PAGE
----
How to Become a Trusted Resource


Good public relations is built on one thing, trust.

In a time when people have a hard time trusting anyone, you should constantly work to position yourself as someone who can be trusted. Position yourself as someone who others look up to because she/he knows what they are talking about.

The good news is achieving trust is actually easier than you might think.

By establishing yourself as a smart, helpful and dependable source, you will begin to earn people’s trust. Once that trust turns into established relationships, you will begin to see a shift from proactive media relations, to reactive. Basically, media will begin to come to you for help.

Instead of pitching your jewelry made of recycled metals, an accessories editor will reach out to let you know they are doing a story on recycled jewelry and ask if you are interested in sending over samples.

In addition to building relationships by working on specific stories together, social media—specifically Twitter—offers another avenue to get onto an editor’s radar. Writers are using Twitter more and more to find sources for stories. Make a concerted effort to develop relationships with editors and reporters through this medium. If they announce something interesting, respond, retweet, or send them a quick note as a direct message or email. Remembering what people like can really work in your favor.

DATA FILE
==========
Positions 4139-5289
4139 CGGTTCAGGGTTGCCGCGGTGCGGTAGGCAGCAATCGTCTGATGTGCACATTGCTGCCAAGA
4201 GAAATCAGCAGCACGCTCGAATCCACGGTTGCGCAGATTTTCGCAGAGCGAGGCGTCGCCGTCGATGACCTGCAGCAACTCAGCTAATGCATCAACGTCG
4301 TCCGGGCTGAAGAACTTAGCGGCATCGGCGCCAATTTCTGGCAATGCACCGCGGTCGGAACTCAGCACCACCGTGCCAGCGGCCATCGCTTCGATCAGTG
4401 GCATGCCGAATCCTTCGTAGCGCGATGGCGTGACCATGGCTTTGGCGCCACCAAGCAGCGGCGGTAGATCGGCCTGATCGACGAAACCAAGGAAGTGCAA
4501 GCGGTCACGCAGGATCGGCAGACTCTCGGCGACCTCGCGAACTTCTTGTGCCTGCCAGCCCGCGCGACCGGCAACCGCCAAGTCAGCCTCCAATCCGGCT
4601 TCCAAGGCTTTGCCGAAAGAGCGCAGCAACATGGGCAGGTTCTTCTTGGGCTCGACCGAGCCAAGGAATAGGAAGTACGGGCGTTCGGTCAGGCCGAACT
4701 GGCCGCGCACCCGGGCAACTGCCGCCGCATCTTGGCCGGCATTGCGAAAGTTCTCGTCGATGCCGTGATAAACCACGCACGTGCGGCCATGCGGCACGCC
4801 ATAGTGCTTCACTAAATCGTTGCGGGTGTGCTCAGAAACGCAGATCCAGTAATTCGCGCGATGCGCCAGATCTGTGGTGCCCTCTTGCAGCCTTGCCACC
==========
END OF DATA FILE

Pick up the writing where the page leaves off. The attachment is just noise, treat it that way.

Create a Twitter list that’s exclusively for editors you want to connect with so you can easily keep track of those folks and engage with them. Maintain ongoing communication to stay top-of-mind, and you’ll be the one they reach out to the next time they need a source for a story.

It’s also valuable to pay attention to your Twitter feed and the content that’s being shared. If you notice a tweet where a fashion blogger bemoans her inability to find a pair of yoga pants, and you know of a great under-the-radar brand (even if it’s not yours), send a reply! Take the opportunity to send a helpful email sharing your insider knowledge. Quickly mention that you are the founder of such and such, wish him/her best of luck and go about your day. Most likely when you do have a pitch you think they would be interested in, an email from you will merit a read.

Remember, being helpful is how you develop relationships and build your reputation.

Are you a trusted resource in your industry? If not, what’s holding you back?

Want free templates and helpful tips like the ones above plus more? Check out The Buzz: A Media Darling’s Guide to Press Coverage and get on the wait list for Hearsay’s soon-to-be-launched PR mastermind group.